Erick D. Bothun, M.D., consultant in Pediatric Ophthalmology at Mayo Clinic Children's Center in Rochester, Minnesota, answers questions about pediatric cataracts.
When should pediatric cataracts be treated?
Pediatric eyes have a critical role in feeding the brain clear images of the world so that the brain can learn to process vision. Severe cataracts impede that development. Cataracts that are present in a newborn for only a few months before removal can profoundly impact future vision. Thus, cataracts should be evaluated and treated promptly.
After the first months of life, the development of vision slowly becomes less time sensitive. The ideal time frame for removing cataracts in a newborn is often urgent, whereas in a 1-year-old it is more routine, and very elective in a school-age kid.
What conditions are associated with pediatric cataracts?
Cataracts are often isolated and not associated with any other anomaly. However, they may be the presenting feature for an underlying metabolic, genetic or congenital condition. Those conditions might involve other eye anomalies such as retinal disease, craniofacial abnormalities or systemic findings such as cardiac disease, renal dysfunction, cognitive impairment or hearing loss.
How does the team approach of Mayo Clinic Children's Center benefit these patients?
Our comprehensive team approach is critical in delivering the best outcomes for children with pediatric cataracts. I often draw from my Mayo Clinic colleagues and resources to help diagnose ocular anomalies, curb systemic disease and rehabilitate vision in children. This may include pediatric rheumatologists, metabolism specialists or neurologists.
I have the utmost trust in our surgical team, including pediatric anesthetists who can manage even the smallest and most delicate patients. For children who have genetic conditions with effects beyond the eye, Mayo Clinic Children's Center has geneticists with vast experience in pediatric eye anomalies who can expedite prompt diagnosis.
What surgical expertise does Mayo Clinic Children's Center bring to these complex cases?
My experience with performing complex cataract procedures allows us to care for children with unique structural challenges. This may involve removing a cataract from extremely small eyes, after trauma, or from patients with associated glaucoma or systemic disease.
We have a robust Marfan syndrome care center within Mayo Clinic Children's Center. These children have very particular needs — often their eyes can't support the normal lenses that we implant in adults. We offer special surgical techniques and expertise for such patients, including researching new lens designs for children with Marfan syndrome.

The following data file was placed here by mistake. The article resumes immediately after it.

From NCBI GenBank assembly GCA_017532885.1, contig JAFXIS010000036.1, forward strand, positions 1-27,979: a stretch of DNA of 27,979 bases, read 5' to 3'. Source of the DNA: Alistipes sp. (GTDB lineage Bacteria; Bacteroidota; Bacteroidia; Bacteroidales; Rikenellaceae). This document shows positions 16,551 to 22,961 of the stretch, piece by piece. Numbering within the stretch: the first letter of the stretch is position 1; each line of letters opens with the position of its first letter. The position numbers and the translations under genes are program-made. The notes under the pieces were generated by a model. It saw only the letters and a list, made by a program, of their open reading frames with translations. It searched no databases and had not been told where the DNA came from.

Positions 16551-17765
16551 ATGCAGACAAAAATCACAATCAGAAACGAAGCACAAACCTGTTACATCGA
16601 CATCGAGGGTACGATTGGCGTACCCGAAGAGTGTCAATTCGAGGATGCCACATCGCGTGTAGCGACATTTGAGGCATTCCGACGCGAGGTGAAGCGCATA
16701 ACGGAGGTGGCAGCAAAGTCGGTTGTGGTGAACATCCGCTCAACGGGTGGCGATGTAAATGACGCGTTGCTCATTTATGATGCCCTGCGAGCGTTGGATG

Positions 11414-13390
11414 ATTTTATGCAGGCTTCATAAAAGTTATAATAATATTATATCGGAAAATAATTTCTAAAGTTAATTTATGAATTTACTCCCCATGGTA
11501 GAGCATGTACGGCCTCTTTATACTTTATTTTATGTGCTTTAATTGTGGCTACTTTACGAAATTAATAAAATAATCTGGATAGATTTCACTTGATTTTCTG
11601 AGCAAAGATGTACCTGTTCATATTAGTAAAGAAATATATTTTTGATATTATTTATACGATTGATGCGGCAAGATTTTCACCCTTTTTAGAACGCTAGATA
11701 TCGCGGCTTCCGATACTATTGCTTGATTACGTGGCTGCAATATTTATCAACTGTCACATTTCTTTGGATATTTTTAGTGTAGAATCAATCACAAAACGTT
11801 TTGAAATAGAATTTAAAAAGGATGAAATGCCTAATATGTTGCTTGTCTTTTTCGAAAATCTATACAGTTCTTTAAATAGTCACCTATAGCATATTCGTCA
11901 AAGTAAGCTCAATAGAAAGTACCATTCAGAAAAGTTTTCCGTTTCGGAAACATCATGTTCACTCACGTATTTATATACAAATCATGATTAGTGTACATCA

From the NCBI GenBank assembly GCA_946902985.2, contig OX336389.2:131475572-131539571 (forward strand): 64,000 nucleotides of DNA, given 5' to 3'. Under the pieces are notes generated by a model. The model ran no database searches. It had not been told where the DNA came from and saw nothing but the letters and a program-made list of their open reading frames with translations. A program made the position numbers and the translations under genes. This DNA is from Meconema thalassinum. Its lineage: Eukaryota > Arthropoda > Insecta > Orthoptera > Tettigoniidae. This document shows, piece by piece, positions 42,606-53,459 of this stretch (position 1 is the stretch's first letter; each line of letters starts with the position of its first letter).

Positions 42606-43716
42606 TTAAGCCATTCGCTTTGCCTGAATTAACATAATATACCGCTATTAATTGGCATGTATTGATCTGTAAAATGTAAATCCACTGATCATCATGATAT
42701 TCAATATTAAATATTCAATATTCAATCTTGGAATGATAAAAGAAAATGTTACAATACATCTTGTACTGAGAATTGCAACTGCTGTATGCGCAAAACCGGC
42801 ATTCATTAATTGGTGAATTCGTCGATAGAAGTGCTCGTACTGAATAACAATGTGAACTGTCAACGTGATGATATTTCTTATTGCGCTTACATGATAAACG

Lastly, we are adept at providing multispecialty surgical approaches, including corneal transplantation services or vitreoretinal procedures.
What is Mayo Clinic Children's Center's approach to rehabilitative care?
Rehabilitating the eye and the brain after cataract surgery may be considered a marathon that extends over years. Some children will start wearing contact lenses in the first month of life. Some will be patched to occlude one eye at a time for asymmetric vision for years to maximize vision.
It's important to have a care team that understands the projected growth of the child's eye, the options in rehabilitation, and how to bond with and educate families. Our team includes orthoptists — specialists in vision and alignment testing — as well as contact lens experts and providers of child life services. We work to guide families to a rehab program that is impactful yet sustainable. We all strive to give children the best chances for optical success when they finish developing.
Families with capable ophthalmic care close to home can have some follow-up evaluations performed by local eye care providers. Yet families and children grow to appreciate the care and bonds we create and choose to make at least some trips back to Mayo Clinic Children's Center.
What outcomes do you see for these patients?
Bilateral cataract conditions caught at a reasonable age tend to have excellent outcomes. Provided complications such as glaucoma do not interrupt the progress, driving vision and even 20/20 vision in both eyes are not uncommon outcomes.
For unilateral cataracts, the outcomes can also be good. However, because of the severe optical asymmetry between the eyes, the development of vision in the cataract eye may continue to struggle. Outcomes vary but are maximized by ideal optical correction through contacts, intraocular implant and glasses, and the family's success with adhering to patching.
For one-eye cataracts, about one-third of kids will obtain driving vision in their poor-seeing eye, one-third will have more moderate "walking-around" vision and one-third never reach quality vision in the affected eye, largely due to complications and lack of compliance with patching.
What clinical studies are underway?
I was a surgeon and investigator in the Infant Aphakia Treatment Study, which compared treatment of aphakia with a primary intraocular lens or contact lens in infants with a unilateral congenital cataract. Because we found that young infants experience a higher rate of complications with intraocular lenses, we typically choose contact lenses for infants up to age 6 months.
At Mayo Clinic Children's Center, we are collaborating with various institutions to evaluate the use of intraocular lenses in children ages 7 months to 2 years. I believe that study may shape the role of intraocular lenses in toddlers and young children for years to come.
For more information
The Infant Aphakia Treatment Study Group. The Infant Aphakia Treatment Study: Design and clinical measures at enrollment. Archives of Ophthalmology. 2010;128:21.